ABOVYAN, Armenia – In a state of shock, Armenian Pastor Vazgen Zohrabyan couldn’t stand to enter the Abovyan City Church here for three days. Located in a town only 10 miles north of the Armenian capital of Yerevan, his 250-member church offered on social media to take in refugees of war. The response was overwhelming, and for a short time it emotionally took its toll on the pastor.
This crisis began when, in late September, fighting once again erupted between Armenia and its neighbor, Azerbaijan. The conflict centered around a contested territory called Nagorno-Karabakh – an enclave within Azerbaijan that is roughly the size of Delaware and that was largely populated by ethnic Armenians.
Although tensions have been high in the region for three decades, this was the worst conflict experienced there since the end of the “Nagorno-Karabakh War” in 1994. According to a Nov. 10 Wall Street Journal report, the latest conflict has led to 5,000 deaths, and it has forced more than 100,000 civilians to flee their homes. Fighting ended with a Russian-brokered cease-fire, Nov. 9, but according to representatives of Mission Eurasia the humanitarian crisis in the region is only getting worse.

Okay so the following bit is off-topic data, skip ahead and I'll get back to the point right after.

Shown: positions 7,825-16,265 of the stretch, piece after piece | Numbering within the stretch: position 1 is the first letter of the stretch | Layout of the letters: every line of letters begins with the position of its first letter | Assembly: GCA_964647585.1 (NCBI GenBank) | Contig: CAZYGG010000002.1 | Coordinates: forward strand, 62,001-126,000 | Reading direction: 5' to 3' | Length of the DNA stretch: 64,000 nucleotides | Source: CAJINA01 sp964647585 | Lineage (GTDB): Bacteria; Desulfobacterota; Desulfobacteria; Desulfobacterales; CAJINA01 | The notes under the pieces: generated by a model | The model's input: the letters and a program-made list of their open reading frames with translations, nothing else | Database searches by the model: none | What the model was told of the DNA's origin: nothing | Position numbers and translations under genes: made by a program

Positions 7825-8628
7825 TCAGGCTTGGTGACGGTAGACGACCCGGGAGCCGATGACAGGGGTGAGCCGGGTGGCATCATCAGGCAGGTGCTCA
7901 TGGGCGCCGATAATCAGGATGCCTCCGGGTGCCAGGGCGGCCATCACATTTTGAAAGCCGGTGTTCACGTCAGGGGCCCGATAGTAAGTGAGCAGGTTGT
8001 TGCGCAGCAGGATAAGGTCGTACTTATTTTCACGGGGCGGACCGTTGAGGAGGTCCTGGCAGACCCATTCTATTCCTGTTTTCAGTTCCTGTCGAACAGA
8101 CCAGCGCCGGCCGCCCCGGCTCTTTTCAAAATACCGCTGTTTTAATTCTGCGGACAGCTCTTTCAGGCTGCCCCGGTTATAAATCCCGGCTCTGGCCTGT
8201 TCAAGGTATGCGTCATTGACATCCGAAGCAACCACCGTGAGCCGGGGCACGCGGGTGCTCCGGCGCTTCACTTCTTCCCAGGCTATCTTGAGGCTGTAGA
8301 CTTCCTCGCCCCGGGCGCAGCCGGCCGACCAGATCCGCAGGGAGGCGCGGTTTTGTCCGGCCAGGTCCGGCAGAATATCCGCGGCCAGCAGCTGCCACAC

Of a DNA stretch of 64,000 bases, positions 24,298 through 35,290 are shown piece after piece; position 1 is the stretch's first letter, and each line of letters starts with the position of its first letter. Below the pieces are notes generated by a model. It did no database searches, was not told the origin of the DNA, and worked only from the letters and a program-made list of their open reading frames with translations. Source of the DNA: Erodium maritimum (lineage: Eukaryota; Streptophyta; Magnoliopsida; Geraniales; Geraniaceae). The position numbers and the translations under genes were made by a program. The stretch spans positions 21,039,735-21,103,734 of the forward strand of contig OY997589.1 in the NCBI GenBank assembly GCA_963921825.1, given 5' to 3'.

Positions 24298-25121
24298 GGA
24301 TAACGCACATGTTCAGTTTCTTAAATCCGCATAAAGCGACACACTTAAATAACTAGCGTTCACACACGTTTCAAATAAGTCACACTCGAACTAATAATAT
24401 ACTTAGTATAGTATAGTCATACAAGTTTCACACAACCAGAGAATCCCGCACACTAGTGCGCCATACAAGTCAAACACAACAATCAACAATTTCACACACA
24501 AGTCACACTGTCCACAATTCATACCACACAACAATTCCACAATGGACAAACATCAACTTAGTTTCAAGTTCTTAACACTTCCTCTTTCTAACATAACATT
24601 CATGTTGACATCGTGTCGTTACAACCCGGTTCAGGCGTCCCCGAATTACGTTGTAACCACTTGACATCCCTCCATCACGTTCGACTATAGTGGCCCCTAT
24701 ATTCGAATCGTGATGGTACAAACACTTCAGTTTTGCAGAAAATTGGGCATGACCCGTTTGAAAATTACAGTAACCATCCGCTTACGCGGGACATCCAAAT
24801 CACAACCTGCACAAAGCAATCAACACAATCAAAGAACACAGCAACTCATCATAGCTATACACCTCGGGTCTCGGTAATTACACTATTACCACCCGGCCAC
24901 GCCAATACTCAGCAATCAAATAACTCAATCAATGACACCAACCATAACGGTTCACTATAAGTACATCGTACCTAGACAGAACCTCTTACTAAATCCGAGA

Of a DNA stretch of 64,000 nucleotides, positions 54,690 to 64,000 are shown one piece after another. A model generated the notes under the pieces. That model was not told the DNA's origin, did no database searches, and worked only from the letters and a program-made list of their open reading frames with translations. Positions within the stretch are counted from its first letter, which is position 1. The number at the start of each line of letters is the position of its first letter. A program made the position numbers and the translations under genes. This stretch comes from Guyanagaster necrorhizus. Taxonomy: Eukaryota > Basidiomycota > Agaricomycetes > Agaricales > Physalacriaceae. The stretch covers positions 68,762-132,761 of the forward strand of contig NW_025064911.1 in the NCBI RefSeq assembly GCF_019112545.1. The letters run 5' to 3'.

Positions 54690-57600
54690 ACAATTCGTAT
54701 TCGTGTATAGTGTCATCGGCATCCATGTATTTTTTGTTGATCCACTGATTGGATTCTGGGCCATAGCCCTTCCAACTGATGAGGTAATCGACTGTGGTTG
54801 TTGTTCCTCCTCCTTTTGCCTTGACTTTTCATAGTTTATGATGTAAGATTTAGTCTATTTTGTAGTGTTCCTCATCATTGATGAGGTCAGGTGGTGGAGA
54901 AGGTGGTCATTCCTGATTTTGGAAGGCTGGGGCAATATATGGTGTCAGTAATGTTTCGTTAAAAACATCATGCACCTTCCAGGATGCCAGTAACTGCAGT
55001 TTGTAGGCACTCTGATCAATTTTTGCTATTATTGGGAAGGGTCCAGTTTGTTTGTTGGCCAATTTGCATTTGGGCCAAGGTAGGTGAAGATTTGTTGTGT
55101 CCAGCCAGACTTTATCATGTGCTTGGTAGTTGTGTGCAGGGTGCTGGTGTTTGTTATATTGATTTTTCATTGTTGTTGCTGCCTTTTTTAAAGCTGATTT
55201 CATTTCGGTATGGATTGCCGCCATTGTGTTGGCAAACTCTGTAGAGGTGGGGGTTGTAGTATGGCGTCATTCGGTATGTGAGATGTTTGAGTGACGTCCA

Zohrabyan shared his story during a Zoom call with Christian journalists, organized by Mission Eurasia, Nov. 11.
“Bus drivers,” he said, “used to call me and say, ‘There is a bus full of refugees. Could you help them?’” Zohrabyan told God that, if He would send refugees their way, he would never say, ‘No,’ to them. So far, they’ve helped find shelter and food for 2,000 refugees from Nagorno-Karabakh.
And they’ve seen their share of tragedy.
One evening in the early phases of the conflict, Zohrabyan expected three refugee families to arrive at the church. But only two arrived that night. In a state of shock, they couldn’t share what happened, but they burst into tears the next day and shared how the other family’s car had been hit in a drone strike. They were all dead.
“We were shocked,” Zohrabyan said. Nevertheless, he and his church sought comfort in Christ and continued their efforts to relieve refugees. But they’re not alone. Evangelical Christians in both Armenia and Azerbaijan have made efforts to share the hope and love of Christ amid war and suffering.